The lower jaw consists of a single bone : the dentary, which articulates with the skull by means of the squamosal. This method of articulation is characteristic of mammals, and differs from the articular-quadrate articulation of all other Gnathostomes. Indeed, at first sight, the quadrate and articular appear to be absent from the mammalian skull. On the other hand, whereas other vertebrates have one single bone connecting the tympanic membrane with the fenestra ovalis of the auditory capsule, in the mammal there are three such bones. The one nearest to the fenestra ovalis is perforated and called the stapes (stirrup) ; it is homologous with the columella auris and hyomandibula of lower forms. The next bone is the incus, which is in reality the quadrate as can be shown by its embryological development ; and the last bone is the malleus which is in reality the articular. During the course of the evolution of the mammals, these bones have therefore undergone a remarkable change of function.

The " hyoid " is a small plate of bone, connected with the periotic by a number of small bones representing the hyoid arch (styloid process). The ceratobranchials of the 1st branchial arch are represented by the posterior horns of the hyoid (thyrohyoid). Elements of the remaining branchial arches are possibly represented in the cartilages of the larynx and of the trachea.


Equally distinctive of mammals are the teeth, which are of different shape in the various regions of the mouth, a condition termed heterodont as distinct from the homodont condition of lower forms in which all the teeth are alike. A further distinction lies in the fact that the teeth are replaced once only in the mammal (diphyodont condition), and not repeatedly as in lower forms (polyphyodont). There are four kinds of mammalian teeth : incisors, canines, premolars, and molars. The incisors or cutting teeth are situated at the front of the mouth, those of the upper jaw are borne on the premaxillae. The next kind of tooth is the canine or tusk, but it is not present in the rabbit, which is a herbivorous animal. In the dog the canines are well developed ; that in the upper jaw is the most anterior tooth in the maxilla, and the canine of the lower jaw lies in front of that in the upper when the mouth closes. In the rabbit there is a long gap or diastema between the incisors and the premolars. Premolars and molars are often much alike, but their distinction lies in the fact that the premolars appear in two sets : " milk teeth " arising first and being replaced by permanent teeth as in the case of incisors and canines ; but there is only one generation of molars. Premolars and molars or grinding teeth, are the hindmost teeth to be carried on the maxillae in the upper jaw.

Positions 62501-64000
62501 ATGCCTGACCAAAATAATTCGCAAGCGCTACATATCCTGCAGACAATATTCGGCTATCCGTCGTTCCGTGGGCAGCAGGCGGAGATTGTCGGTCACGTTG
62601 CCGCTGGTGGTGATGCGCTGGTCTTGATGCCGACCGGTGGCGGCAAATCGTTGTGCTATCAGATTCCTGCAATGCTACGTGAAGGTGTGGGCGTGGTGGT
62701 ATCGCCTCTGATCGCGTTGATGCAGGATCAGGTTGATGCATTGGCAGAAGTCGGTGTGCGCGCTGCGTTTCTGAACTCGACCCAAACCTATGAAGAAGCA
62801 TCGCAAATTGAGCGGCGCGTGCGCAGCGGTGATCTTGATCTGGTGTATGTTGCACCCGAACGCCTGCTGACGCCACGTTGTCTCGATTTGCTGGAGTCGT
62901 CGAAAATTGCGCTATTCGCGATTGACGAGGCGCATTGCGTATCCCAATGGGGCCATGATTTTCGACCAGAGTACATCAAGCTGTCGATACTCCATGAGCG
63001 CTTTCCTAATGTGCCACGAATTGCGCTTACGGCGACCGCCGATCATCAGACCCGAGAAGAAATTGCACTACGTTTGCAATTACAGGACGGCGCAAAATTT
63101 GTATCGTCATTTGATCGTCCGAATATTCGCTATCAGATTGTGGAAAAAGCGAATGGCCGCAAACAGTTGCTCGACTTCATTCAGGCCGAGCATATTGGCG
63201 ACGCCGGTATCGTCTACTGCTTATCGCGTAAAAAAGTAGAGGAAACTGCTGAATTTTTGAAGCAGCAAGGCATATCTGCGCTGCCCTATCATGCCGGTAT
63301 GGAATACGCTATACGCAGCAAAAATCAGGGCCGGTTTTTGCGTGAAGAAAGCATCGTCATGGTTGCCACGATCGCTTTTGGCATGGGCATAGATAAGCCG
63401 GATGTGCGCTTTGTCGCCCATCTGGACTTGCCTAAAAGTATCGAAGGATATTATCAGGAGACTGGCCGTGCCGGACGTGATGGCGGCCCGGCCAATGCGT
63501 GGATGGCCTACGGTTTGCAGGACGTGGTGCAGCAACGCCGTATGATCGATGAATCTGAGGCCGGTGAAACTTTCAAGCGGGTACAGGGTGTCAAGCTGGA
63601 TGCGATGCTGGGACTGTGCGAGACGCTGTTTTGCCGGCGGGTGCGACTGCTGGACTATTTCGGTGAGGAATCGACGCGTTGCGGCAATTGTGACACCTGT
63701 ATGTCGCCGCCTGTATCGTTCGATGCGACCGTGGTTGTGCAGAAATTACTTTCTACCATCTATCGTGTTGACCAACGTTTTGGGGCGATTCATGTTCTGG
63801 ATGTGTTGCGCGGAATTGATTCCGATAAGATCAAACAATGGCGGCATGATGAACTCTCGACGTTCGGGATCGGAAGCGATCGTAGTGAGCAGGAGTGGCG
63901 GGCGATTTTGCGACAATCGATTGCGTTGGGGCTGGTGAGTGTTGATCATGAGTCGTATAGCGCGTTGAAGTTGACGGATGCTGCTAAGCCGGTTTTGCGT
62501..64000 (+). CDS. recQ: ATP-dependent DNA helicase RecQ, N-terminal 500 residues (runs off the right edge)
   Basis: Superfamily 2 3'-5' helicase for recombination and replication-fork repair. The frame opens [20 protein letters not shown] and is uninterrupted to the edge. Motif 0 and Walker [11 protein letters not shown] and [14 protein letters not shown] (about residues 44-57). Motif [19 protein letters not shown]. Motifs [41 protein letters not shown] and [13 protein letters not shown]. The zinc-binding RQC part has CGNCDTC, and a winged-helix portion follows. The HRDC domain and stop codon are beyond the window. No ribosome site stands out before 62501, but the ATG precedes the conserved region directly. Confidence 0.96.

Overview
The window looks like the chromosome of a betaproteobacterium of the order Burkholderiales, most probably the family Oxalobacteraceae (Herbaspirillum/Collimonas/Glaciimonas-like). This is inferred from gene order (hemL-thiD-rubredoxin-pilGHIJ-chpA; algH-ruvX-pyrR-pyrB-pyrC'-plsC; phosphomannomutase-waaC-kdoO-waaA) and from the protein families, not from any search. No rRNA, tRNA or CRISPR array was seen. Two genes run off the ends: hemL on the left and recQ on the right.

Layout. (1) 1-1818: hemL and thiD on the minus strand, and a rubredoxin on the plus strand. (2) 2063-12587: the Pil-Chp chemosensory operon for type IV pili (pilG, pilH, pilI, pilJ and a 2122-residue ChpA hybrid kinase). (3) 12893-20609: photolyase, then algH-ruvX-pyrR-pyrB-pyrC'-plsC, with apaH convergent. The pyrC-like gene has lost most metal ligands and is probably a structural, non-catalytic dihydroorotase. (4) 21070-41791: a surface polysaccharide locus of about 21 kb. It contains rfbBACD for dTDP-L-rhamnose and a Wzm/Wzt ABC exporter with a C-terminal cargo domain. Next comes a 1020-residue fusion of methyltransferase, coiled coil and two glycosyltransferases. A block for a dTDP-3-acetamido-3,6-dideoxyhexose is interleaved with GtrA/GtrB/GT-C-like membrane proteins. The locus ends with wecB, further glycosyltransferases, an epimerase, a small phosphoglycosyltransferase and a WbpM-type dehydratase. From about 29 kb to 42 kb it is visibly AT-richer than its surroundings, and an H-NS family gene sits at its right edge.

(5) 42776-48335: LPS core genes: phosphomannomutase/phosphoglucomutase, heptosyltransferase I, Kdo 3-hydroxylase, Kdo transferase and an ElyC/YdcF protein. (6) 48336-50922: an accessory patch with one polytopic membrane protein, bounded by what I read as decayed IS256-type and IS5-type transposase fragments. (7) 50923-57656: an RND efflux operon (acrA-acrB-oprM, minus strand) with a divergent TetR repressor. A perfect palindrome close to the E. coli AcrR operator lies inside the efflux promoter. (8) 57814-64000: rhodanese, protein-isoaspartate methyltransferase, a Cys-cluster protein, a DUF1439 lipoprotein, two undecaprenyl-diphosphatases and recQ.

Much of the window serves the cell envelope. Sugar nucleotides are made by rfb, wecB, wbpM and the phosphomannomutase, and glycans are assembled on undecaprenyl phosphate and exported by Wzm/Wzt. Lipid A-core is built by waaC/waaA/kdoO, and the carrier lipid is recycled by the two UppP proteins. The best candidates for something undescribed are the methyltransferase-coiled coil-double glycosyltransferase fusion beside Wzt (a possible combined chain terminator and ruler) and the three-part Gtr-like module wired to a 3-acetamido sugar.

Bearing in mind the four different sorts of teeth, it is possible to describe the dentition of a mammal very simply and quickly by means of a " dental formula " : that of the rabbit is : .2033

The dental formula of the dog, on the other hand, is :